School History

About Carter Lomax Middle School

Carter Lomax Middle School opened its doors in January 2007 with Norma Penny as its principal. The school, named after long-serving Pasadena ISD administrator and teacher, Carter Lomax, was built after voters approved funding for construction through a bond election in November 2004. Lomax Middle School serves students in fifth and sixth grade. Students from Turner Elementary, Teague Elementary, Genoa Elementary and Golden Acres Elementary feed into the campus. 

As enrollment steadily increased, a second gym was built when the number of students surpassed 1,000 in the 2014-2015 school year. Fred Roberts Middle School opened in 2015 to relieve the crowding at the campus. 

List of Principals
-Norma Penny 2007-2021

Carter Lomax

The school's namesake

The school is named after longtime Pasadena ISD administrator and teacher Carter Lomax. Carter Lomax, a shining star in life and education, served his country and career to its fullest. Mr. Lomax was born in Henry Prairie outside the area of Franklin, Texas, on October 15, 1917, as the baby of nine children. When he was six months of age, his mother died, and his 18 year old sister, Lucile, became "mom" to her baby brother.

He graduated from Humble High School where he was a superior athlete in football, basketball, and track.  After high school, he was offered a full scholarship to Southwest Texas State Teachers College in San Marcos where he was once again an outstanding athlete in football, basketball, and track.  In 1940, he was given the all conference rating for his excellence in basketball. In 1941, he graduated from SWTSC with a degree in history and physical education.  Immediately after graduation, he went into the Air Force and was accepted into Officer Candidate School in Florida.  He became a Second Lieutenant. After serving 52 months in WWII, he was discharged with the rank of Captain.  While at San Marcos, he met Lenora Koehler, his future wife.  They began their 64 years of marriage on June 16, 1943. He went to Blythe, Needles, Cucamonga, among other places and served the last part of his time in the service on Guam, after the surrender of Japan, relieving the battle weary US troops there.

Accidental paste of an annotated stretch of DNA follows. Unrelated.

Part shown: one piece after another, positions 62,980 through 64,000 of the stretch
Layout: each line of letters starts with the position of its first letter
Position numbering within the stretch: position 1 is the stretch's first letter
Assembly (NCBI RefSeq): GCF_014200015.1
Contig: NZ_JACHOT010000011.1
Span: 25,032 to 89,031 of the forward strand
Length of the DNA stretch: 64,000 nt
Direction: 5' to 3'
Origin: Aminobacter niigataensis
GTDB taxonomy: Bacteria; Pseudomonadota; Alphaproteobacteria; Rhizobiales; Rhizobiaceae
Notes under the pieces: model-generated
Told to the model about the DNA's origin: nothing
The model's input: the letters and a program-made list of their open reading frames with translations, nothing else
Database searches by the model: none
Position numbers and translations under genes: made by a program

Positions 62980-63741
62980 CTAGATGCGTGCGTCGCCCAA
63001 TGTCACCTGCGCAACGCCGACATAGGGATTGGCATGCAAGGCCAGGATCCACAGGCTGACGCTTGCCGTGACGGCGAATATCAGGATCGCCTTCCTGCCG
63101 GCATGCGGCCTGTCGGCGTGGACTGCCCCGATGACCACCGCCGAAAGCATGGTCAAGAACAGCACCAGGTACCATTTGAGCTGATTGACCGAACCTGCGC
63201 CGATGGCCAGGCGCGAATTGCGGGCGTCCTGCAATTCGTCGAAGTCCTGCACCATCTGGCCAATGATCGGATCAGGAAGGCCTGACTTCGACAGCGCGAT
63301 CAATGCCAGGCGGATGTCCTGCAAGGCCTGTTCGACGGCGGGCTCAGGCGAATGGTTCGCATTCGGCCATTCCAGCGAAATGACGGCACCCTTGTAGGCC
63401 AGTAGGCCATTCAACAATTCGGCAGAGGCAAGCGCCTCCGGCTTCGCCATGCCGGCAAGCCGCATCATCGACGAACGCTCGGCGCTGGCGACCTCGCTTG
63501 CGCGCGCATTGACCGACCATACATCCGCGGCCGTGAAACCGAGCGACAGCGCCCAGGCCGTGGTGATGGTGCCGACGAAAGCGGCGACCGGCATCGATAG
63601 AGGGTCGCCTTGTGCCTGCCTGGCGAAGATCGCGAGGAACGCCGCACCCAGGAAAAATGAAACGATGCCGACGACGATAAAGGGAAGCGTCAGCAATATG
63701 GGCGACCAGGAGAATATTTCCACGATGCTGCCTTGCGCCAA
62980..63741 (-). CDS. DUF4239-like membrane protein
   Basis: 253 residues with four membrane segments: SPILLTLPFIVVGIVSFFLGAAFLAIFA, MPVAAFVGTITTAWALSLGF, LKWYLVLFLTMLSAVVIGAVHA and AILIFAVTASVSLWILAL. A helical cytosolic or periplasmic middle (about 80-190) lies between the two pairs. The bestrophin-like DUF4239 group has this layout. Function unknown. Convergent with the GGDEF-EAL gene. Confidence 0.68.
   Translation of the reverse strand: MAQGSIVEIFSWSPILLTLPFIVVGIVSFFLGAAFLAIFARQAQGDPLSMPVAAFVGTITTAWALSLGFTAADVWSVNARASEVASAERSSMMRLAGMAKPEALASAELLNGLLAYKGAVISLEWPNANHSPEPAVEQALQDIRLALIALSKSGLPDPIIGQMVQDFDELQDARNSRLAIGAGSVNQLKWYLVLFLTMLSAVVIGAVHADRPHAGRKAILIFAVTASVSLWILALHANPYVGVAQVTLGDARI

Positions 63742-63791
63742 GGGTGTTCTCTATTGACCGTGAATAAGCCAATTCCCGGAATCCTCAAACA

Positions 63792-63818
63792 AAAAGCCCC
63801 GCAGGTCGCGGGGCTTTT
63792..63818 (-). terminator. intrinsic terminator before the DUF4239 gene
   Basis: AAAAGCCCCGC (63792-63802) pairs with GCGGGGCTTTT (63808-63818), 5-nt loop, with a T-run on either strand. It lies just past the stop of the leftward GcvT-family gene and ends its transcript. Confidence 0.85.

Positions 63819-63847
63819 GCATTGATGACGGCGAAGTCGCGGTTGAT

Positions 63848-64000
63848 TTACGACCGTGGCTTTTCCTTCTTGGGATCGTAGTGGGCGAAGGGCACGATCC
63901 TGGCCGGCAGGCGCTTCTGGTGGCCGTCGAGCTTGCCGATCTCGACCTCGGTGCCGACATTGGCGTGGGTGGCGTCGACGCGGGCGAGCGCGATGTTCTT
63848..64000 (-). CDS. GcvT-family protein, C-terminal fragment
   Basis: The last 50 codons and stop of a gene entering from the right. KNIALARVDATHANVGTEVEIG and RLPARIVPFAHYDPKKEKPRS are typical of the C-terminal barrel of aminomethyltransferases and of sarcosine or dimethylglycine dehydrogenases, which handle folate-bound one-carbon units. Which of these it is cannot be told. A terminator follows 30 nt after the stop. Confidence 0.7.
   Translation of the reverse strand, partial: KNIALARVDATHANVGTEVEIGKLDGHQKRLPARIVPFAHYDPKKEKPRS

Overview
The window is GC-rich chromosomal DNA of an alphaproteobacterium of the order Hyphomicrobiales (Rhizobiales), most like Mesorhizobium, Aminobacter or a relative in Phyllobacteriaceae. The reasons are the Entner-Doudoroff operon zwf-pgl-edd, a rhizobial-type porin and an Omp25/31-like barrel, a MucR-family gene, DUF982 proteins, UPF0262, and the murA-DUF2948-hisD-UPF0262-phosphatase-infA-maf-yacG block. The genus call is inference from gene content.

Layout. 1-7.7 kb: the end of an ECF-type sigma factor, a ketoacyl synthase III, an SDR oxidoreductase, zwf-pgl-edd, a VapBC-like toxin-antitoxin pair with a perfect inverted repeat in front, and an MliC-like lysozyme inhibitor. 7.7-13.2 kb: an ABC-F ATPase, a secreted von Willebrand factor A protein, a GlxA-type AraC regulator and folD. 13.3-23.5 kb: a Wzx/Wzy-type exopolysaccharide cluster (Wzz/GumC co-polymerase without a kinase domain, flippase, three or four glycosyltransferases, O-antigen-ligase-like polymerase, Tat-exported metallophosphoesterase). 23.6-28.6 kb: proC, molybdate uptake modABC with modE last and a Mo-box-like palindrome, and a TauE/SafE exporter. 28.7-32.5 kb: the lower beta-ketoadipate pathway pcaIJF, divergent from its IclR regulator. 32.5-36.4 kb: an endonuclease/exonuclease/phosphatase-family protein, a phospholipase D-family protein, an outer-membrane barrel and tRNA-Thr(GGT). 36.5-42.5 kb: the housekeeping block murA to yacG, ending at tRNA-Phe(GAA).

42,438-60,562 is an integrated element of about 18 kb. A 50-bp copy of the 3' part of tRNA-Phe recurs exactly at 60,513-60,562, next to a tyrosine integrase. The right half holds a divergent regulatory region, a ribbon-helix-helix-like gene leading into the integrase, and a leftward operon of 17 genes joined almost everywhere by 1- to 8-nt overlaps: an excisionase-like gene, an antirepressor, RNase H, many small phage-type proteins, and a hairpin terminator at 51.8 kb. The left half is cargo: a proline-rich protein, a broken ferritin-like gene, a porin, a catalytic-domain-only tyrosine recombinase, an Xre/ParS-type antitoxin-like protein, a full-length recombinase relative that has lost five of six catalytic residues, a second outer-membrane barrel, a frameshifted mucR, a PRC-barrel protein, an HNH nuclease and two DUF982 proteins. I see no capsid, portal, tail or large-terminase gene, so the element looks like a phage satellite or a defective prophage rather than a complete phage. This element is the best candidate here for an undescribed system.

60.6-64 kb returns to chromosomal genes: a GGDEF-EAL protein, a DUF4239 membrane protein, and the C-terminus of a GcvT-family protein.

He began his coaching career in 1946, in Kingsville, Texas, and then moved to Sugar Land, Texas, where he coached and taught math during 1947-1949. In the fall of 1949, he moved to Pasadena as head basketball and assistant football coach at Pasadena High School.  During this time, he also worked on his Masters Degree in Education at the University of Houston. He served as Assistant Principal at both Southmore and South Houston Intermediate schools and was named Principal of Southmore in 1959.  In 1961, he became Principal at Jackson Intermediate and moved on in 1962 to become Assistant Principal at South Houston High School. His next big challenge was opening Sam Rayburn High School as Principal in 1964, where he remained for the next 17 years until he retired.  Shortly after retiring, he moved to Lake Jackson.

For someone otherwise known as "Coach" to many, he was also much-admired as father to his three children.  His two daughters, Ann Prophet and Lora Lea Haschke, followed their father's footsteps into education and became teachers in Pasadena.  His son, Carter Lomax, Junior, is a doctor in Michigan. 

Mr. Lomax was a charter member of the Central Church of Christ in Pasadena, where he served as an elder for many years.

One of his favorite sayings was, "Be friendly, fair, firm, and consistent" with consistent being the hardest to accomplish.

His spirit of character, strength, and dedication to children and to education will long be remembered by many and will live on in Carter Lomax Middle School.